Big Brother Watch has published a briefing note reviewing the issues with surveillance of communications data. Commenting on publication of briefing note Big Brother Watch said:
In the debate around state surveillance, we all too often we hear officials say that we have nothing to fear as only the communications data (or metadata) is examined, not the content of a communication. Big Brother Watch has therefore published a briefing not on why communications data matter.
In the briefing note you will find answers to questions like: what are communications data?; what can communications data reveal?; and how are communications data analysed?. We also include details of how communications data have evolved and whether the legal framework currently in place provides sufficient safeguards.
Caroline Molloy writes for Open Democracy about three amendments on care.data proposed by Professor Allyson Pollock and Peter Roderick:
To address concerns and ensure data is available for genuinely medical and public health purposes, the authors have drafted three amendments which they are urging the Lords to adopt:
“To keep confidential patient data in the public sector unless commercial organisations have express consent” and can demonstrate data are required for express medical purposes as set out in the law currently;
“To put the Caldicott Independent Oversight Panel on a statutory footing with a duty for its advice to be taken into account”, and
“To ensure independent or parliamentary oversight of directions to the Health and Social Care Information Centre and the accreditation scheme.”
Prof Pollock explains:
“These amendments will stop commercial exploitation of patient data and ensure there is proper scrutiny of commercial companies’ activities but they are still not sufficient to ensure full transparency over data flows, particularly to and among private companies. Further discussion and legislation are needed over the next six months to put an information system in place that deserves public confidence.”
It remains to be seen whether the Lords will adopt Pollock and Roderick’s amendments.
The full briefing note and proposed amendments are available on-line.
Olivia Solon writes in Wired:
Data relating to every school pupil in England is now available for use by private companies thanks to a change in legislation implemented last year.
The move is part of a wider government initiative to “marketise” data, which includes initiatives such as the much-criticised Care.data and the selling off of taxpayer data by HMRC.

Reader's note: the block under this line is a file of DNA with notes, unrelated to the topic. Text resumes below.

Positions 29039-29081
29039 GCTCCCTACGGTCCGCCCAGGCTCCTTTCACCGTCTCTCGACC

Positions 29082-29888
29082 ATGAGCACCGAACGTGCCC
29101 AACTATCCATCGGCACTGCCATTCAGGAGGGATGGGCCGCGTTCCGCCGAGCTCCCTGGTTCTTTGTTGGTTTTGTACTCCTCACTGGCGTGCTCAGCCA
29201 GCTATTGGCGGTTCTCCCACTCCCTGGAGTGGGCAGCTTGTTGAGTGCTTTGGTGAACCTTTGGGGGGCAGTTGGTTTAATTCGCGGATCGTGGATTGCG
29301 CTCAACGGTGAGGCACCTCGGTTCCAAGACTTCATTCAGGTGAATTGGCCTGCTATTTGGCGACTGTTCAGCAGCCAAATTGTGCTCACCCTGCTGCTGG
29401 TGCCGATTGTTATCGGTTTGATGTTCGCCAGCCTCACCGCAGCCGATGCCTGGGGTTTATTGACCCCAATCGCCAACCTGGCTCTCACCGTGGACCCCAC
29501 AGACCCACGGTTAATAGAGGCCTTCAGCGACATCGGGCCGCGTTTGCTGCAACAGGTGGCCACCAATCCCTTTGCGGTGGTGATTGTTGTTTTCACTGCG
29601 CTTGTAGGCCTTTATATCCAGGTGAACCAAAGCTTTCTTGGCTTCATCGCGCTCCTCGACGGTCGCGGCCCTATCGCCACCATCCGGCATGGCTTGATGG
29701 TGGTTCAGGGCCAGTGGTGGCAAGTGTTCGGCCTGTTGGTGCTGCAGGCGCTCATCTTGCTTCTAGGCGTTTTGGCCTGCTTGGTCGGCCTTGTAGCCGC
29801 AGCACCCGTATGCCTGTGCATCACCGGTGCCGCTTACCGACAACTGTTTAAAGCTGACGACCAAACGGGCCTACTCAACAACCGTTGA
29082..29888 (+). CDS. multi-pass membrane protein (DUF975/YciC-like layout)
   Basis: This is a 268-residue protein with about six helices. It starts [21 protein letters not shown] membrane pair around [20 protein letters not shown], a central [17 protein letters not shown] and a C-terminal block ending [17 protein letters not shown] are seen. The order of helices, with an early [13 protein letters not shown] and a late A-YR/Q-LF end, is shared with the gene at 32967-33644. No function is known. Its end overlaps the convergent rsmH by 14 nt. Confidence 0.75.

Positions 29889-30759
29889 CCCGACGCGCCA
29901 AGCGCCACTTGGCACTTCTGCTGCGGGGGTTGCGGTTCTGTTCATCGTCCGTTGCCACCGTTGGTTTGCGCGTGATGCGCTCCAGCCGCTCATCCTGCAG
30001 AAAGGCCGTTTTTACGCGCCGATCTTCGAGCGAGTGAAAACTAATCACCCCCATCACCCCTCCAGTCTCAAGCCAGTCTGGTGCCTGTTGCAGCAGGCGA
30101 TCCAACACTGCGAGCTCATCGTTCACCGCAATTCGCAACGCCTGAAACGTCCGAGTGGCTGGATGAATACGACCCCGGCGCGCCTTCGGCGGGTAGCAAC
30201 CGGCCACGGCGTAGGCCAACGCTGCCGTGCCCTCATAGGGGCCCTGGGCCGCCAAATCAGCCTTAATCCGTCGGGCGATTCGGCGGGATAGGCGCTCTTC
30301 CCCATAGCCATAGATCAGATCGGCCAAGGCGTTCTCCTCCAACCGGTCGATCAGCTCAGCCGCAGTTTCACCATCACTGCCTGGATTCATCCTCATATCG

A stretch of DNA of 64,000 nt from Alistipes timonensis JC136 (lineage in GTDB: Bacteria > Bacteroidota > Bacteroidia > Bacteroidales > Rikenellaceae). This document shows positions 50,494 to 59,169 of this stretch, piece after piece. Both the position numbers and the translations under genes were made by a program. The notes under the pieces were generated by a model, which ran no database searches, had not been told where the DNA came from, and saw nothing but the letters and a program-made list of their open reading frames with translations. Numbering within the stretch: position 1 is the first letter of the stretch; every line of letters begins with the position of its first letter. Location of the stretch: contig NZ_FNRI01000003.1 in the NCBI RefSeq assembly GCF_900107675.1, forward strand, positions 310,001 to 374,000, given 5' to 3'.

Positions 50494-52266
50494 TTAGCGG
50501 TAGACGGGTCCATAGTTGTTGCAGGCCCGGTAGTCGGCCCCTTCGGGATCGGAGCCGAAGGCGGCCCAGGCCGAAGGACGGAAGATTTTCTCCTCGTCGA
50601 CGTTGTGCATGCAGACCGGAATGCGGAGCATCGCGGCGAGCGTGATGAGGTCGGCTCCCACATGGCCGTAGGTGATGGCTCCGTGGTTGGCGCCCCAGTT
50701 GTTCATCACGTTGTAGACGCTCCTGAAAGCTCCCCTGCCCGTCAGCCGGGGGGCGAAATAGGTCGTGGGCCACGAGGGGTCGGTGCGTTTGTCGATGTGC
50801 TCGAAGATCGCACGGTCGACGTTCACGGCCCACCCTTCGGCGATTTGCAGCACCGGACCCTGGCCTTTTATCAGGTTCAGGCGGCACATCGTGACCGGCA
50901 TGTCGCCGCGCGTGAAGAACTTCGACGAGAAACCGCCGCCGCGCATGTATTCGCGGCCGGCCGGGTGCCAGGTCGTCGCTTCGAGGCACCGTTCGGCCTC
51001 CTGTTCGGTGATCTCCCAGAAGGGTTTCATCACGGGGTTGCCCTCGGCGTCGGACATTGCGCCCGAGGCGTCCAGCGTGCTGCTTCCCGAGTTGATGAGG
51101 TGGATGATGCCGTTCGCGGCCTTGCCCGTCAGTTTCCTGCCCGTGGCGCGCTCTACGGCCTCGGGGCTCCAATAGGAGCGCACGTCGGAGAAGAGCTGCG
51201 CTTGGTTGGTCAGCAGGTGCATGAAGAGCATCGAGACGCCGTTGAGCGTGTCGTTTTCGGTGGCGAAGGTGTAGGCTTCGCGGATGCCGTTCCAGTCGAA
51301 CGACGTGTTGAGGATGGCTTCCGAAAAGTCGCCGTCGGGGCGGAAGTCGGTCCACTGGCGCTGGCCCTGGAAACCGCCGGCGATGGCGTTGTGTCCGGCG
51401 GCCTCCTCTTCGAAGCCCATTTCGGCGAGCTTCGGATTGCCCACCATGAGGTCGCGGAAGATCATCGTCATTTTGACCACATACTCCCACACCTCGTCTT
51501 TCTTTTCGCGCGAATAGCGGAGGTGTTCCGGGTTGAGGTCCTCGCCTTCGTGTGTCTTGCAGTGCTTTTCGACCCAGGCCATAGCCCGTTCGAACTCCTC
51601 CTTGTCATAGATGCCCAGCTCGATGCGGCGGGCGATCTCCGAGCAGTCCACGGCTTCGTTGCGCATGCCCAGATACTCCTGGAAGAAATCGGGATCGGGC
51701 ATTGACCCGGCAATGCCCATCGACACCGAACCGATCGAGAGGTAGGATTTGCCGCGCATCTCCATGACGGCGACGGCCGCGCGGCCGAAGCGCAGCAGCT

Education Secretary Michael Gove launched a public consultation back in November 2012 on proposal to let the Department for Education share extracts from the National Pupil Database “for a wider range of purposes than currently possible” to “maximise the value of this rich dataset”.
The National Pupil Database (NPD) contains detailed information about pupils in schools and colleges in England, including test and exam results, progression at each key stage, gender, ethnicity, pupil absence and exclusions, special educational needs, first language.
The data have been collected since around 2002 and is now one of the richest education datasets in the world, holding what the government says is “a wide range of information about pupils and students” at different phases.
Extracts of the data are available for use by “any organisation or person who, for the purpose of promoting the education or wellbeing of children in England are: conducting research or analysis, producing statistics, providing information, advice or guidance.” Bespoke extracts are also available on request.
This might all seem quite non-controversial, but in light of stories about healthcare data misuse there may be some cause for concern.
Margaret McCartney, a general practitioner in Glasgow, writes in the British Medical Journal:
Why is care.data, the government’s flagship NHS patient data programme in England, floundering? It’s consent, stupid. Most citizens who were asked hadn’t heard of the scheme. Consent to upload individuals’ medical records was sought by sending a leaflet, which was typically lost among a heap of pizza delivery menus. People who had opted out of receiving junk mail did not get it at all.
The few who read the leaflet would have found that it didn’t even mention “care.data.” Also, it was heavy on assumed benefits (“find more effective ways of preventing, treating and managing illnesses”) but light on potential harms. It did not mention who would handle the data extraction (Atos), that records could be sold to private sector businesses, or the risk of re-identification by third parties and how this would be mitigated.